Untitled-1How can we get the majority to learn of their own power? In a democracy the majority should have the power. The problem is a lack of consciousness, or knowing their rights, of learning their options. But these things cannot be learned from above in the traditional middle class education setting. That setting was developed in Europe of the middle class, by the middle class, for the middle class. The model of a teacher (knowing) disseminating knowledge (pre-determined by the teacher and other knowing “educationalists”) into the (unknowing) learners is not conducive for the development of consciousness. What we need is a model that problematises the build-up of Untitled-1society, and stimulates creative thinking, rather than the reproduction of pre conceived texts. This type of education, where the inventiveness of the learner is promoted, where the learner is made conscious of his/her own knowledge, where the learner is seen as an equal by the teacher, and where the teacher learns from the learner, like the learner learns from the teacher, that is an interactive model. This means we should speak of a teacher-learner, and a learner-teacher with interchanging roles. The situation as it is should be investigated by the learner-teacher, at the suggestion of the teacher-learner. The teacher-learner should find out what the issues are, and create open learning materials that question the situation, and ask for answers and creativity from the learner.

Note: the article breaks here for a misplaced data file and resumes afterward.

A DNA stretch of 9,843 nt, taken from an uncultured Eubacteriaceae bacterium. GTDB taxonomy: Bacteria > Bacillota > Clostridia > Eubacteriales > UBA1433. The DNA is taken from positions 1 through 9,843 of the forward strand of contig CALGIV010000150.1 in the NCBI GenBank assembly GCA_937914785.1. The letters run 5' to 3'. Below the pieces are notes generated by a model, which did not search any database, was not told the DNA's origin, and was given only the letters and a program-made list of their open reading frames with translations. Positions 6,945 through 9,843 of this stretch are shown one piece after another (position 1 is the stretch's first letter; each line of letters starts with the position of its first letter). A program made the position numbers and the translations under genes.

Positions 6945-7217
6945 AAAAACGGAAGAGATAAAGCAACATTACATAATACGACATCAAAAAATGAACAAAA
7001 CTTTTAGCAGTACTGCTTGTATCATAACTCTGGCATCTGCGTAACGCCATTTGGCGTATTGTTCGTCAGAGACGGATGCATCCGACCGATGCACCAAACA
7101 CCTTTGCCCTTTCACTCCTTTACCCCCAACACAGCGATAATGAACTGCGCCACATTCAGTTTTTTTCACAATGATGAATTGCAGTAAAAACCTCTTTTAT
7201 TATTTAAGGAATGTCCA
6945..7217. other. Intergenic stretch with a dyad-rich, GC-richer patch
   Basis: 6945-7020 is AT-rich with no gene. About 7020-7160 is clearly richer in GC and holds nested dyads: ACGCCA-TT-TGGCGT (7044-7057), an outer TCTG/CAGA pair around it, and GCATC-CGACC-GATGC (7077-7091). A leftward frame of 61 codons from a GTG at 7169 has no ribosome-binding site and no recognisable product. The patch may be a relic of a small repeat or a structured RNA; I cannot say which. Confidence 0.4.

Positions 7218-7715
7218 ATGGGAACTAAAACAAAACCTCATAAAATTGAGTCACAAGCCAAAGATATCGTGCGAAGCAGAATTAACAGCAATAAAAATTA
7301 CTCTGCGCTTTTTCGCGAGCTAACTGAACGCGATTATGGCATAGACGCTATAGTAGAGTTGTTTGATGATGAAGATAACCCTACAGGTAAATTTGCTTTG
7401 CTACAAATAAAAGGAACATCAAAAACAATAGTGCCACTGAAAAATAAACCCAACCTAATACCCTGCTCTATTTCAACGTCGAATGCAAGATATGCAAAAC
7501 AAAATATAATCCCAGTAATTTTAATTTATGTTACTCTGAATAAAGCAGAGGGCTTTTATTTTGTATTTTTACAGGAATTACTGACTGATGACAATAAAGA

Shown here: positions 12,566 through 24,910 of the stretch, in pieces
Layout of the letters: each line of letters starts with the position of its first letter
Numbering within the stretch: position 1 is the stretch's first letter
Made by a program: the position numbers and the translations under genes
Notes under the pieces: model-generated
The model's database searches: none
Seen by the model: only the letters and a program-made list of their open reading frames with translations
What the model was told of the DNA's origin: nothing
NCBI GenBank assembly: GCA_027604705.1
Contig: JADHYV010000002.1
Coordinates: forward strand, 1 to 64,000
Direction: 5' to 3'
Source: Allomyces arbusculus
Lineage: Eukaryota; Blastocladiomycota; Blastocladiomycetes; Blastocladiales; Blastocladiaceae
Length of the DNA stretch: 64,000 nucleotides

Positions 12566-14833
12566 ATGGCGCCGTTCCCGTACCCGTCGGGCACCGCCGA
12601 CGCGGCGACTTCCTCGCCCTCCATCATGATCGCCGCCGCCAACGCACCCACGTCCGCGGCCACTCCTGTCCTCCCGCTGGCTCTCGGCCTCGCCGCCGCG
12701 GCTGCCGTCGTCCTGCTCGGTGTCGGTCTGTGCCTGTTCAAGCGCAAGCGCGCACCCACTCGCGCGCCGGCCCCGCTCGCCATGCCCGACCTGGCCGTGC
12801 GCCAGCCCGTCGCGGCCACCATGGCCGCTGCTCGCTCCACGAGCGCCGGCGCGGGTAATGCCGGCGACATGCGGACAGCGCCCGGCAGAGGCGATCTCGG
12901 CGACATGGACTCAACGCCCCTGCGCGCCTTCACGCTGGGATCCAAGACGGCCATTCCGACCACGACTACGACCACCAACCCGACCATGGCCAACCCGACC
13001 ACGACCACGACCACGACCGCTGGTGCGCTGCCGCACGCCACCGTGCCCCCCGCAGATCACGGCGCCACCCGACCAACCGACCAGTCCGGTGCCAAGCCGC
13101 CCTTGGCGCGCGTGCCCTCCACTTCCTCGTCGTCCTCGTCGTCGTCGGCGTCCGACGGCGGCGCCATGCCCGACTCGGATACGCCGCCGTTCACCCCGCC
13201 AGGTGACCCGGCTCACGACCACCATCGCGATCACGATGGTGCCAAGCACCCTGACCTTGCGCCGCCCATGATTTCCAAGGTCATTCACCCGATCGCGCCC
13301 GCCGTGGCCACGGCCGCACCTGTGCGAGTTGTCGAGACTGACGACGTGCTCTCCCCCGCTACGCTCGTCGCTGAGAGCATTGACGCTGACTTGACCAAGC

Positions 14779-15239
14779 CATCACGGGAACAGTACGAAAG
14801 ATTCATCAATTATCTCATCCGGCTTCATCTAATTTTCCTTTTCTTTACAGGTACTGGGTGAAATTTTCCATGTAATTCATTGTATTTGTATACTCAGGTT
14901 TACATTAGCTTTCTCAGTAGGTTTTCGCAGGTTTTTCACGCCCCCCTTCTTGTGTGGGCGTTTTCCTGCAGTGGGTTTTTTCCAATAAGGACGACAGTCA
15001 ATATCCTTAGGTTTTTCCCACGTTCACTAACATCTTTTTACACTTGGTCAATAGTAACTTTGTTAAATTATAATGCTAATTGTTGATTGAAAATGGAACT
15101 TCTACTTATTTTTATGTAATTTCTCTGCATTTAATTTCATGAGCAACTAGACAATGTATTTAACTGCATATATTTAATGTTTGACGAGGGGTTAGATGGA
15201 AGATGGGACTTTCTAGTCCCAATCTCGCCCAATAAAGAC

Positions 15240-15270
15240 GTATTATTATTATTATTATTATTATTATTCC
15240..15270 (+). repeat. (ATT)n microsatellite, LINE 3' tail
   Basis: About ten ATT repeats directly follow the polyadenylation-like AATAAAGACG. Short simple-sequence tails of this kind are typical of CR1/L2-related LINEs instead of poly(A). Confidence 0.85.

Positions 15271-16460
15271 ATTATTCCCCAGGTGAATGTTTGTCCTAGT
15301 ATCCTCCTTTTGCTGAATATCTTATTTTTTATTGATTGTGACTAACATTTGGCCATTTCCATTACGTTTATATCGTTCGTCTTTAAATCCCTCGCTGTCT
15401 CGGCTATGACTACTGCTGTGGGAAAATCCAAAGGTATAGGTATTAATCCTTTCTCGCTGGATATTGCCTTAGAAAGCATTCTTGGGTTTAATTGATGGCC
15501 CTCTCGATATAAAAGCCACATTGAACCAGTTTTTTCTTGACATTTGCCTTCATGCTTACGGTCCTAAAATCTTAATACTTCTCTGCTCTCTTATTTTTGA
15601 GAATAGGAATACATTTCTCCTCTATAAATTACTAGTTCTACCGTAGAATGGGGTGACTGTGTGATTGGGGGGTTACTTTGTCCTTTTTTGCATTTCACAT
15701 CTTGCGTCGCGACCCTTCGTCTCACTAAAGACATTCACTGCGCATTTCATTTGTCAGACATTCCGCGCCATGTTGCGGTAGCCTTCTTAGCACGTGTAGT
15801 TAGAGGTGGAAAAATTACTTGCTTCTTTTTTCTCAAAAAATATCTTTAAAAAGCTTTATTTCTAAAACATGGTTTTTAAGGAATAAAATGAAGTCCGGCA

To make this concrete:

Mathematics: the learner goes into society to find out how much land different people have. How much input do they need?


How much yield do they get? How much can they eat? How much do they sell? How much can they spend? How much of the money realized from tobacco growing goes where? How much work does everyone in the value chain put into the equation?


Compare the different people in the village. Compare this with the cost of the 4×4 that the “Leader of the Opposition” gets from the tax payer (= tobacco grower).


Why is this so? Is this the best way to organize our society? What can we do?

This type of example can be applied to any and all of the subjects in school.

A lot of this has been applied in South America, and they are way more developed than we are. Think of leaders like Evo Morales, Hugo Chavez, Lulla da Silva or Che Guevara.


This is a time intensive task, but it is the only way to get the population to the point where they are capable of realizing the situation and the things they can do to improve the country.